Gran Turismo’s Fan-Favorite Original Tracks Could Return, says Kazunori Yamauchi

Polyphony Digital studio head Kazunori Yamauchi has confirmed that there’s a “possibility” that fan-favorite tracks from previous Gran Turismo games could feature in a modern Gran Turismo game.

Speaking at a round-table interview during the Tokyo World Tour event, Yamauchi said he wouldn’t rule out the circuits’ return. That’s good news for fans; if there’s one thing that GT Sport players have been clamoring for more than Circuit de Spa-Francorchamps, it’s these original circuits.

Many of us will fondly remember smashing out thousands of miles at Trial Mountain, Autumn Ring, and Deep Forest, but to date they’ve been absent from the latest installment, GT Sport. Yamauchi has previously suggested there’s technical issues with importing the data to the newest versions of the game, but he seemed more positive in Tokyo. When we put the question to him about seeing the old tracks return, his answer was “I think the possibility is there. I wouldn’t say no.”

Although Yamauchi admits to being more forward- than backward-looking, even GT Sport features nods to old Gran Turismo games — the track icon for Circuit Experience in the game is an outline of Grand Valley East. The Polyphony boss also confesses to some nostalgia of his own, commenting: “Back in Gran Turismo 1, all the fantasy tracks were fantasy tracks. Each one of those tracks has a special meaning or appeal to me, and all have memories of their own.”

Yamauchi was recently surprised by the fact that players even at the World Tour events like to play the older games. With his own fondness for the circuits enhanced by knowing how much these circuits mean to fans could be a motivation for the studio to work on their resurrection in the 4K era.

As part of the round-table interview, Yamauchi also went into some detail regarding how the team creates original tracks — both in older games and in GT Sport. Surprisingly, many of them start out life as a doodle.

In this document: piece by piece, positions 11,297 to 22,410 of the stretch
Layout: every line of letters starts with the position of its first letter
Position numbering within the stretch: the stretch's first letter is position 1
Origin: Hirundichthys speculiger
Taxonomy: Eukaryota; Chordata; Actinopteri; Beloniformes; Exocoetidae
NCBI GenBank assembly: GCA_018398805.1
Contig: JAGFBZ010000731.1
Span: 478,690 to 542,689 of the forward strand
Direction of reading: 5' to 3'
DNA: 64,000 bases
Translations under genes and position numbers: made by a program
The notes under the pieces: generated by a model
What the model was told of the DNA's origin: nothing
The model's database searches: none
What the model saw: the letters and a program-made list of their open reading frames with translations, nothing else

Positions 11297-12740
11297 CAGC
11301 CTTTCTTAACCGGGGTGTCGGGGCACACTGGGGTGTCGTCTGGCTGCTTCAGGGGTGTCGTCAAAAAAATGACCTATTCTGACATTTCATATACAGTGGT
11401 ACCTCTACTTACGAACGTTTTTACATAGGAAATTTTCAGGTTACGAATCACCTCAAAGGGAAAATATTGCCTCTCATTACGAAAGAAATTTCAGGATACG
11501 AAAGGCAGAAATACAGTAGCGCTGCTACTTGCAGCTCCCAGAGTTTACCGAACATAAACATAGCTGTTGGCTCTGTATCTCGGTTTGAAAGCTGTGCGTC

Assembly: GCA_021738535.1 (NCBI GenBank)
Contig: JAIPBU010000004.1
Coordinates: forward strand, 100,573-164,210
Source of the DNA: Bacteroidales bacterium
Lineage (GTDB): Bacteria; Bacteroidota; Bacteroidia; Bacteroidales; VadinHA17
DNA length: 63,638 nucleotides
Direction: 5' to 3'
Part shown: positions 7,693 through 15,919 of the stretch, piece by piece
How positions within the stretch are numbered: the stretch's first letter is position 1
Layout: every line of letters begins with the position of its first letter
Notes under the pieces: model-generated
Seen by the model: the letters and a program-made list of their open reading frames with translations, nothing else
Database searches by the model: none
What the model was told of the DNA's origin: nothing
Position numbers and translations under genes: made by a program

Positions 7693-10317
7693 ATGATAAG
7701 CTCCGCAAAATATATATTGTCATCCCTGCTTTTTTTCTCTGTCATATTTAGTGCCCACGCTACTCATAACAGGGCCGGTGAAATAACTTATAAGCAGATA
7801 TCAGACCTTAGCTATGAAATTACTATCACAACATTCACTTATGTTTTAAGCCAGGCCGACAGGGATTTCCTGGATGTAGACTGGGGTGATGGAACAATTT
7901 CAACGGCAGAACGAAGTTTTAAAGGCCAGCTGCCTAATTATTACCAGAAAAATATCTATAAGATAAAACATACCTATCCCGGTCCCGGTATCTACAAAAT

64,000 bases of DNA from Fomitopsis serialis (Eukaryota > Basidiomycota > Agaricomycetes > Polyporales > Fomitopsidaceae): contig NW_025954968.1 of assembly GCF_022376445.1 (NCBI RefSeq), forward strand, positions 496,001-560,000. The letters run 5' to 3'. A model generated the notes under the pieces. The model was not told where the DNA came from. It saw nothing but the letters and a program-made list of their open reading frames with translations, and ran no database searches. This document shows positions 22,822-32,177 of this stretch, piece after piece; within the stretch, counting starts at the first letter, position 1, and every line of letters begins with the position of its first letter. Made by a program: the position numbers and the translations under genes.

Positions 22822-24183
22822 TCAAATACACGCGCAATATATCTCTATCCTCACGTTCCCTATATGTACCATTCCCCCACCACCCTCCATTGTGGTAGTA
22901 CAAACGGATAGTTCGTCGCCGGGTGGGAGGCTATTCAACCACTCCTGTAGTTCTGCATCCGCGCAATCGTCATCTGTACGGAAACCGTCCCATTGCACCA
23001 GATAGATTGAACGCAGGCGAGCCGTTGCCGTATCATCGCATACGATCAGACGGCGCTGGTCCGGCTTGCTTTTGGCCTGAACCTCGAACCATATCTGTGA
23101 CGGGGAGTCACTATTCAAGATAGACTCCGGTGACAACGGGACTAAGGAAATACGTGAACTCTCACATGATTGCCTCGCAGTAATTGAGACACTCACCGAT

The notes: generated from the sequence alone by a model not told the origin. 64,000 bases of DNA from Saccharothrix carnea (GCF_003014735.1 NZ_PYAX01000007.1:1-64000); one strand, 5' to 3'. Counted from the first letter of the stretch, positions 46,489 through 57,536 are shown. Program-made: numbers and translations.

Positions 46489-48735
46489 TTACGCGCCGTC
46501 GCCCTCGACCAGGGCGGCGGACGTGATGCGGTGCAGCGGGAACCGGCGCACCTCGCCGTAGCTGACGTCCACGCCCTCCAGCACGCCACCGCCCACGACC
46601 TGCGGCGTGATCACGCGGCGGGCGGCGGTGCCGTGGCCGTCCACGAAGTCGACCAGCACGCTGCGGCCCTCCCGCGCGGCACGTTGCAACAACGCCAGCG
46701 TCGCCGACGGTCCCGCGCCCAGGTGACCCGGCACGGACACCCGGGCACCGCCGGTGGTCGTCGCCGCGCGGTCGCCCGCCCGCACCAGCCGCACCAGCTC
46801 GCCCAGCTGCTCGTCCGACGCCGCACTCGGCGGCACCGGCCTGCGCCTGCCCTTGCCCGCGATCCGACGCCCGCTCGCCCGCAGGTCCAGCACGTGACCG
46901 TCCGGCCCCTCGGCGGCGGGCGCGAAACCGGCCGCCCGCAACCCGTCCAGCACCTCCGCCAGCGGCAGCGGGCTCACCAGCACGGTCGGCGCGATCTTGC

“Often times it really just starts from a drawing,” explains Yamauchi. “In that drawing, we write how long the straights are, how the curves are angled, the ups and downs of the track. And then we have a discussion with the landscape designer about what that world or environment is going to be like.”

The environment is key too. That discussion includes where in the world the track might be, and the team will hunt around the various corners of the internet to find locations that would look good in the game. It’s a process we’ve heard a little about before; Dragon Trail in GT Sport exists simply because there’s a bit of land near Baska Voda in Croatia that the team thought a track would fit into nicely, with the Dalmatian coastline on one side and mountains on the other.

“Once that is decided, we actually send a team to that actual location to data capture that environment,” says Yamauchi. “As a precursor to that, we investigate on the internet all these actual locations in that area that would look good for data capture. You decide OK I think we should make that the south of France, and we take the team over there, all together, and we study the geography, the vegetation of the area, and we do that research and photograph it all and laser scan, and we bring that all home.”

With the data to hand, the team then places the circuit drawing onto the landscape, tweaking it to fit where necessary. Once the track meets the landscape, the team takes it for a test drive to see how it plays out before it can make it to the ranks of the Original Circuits.

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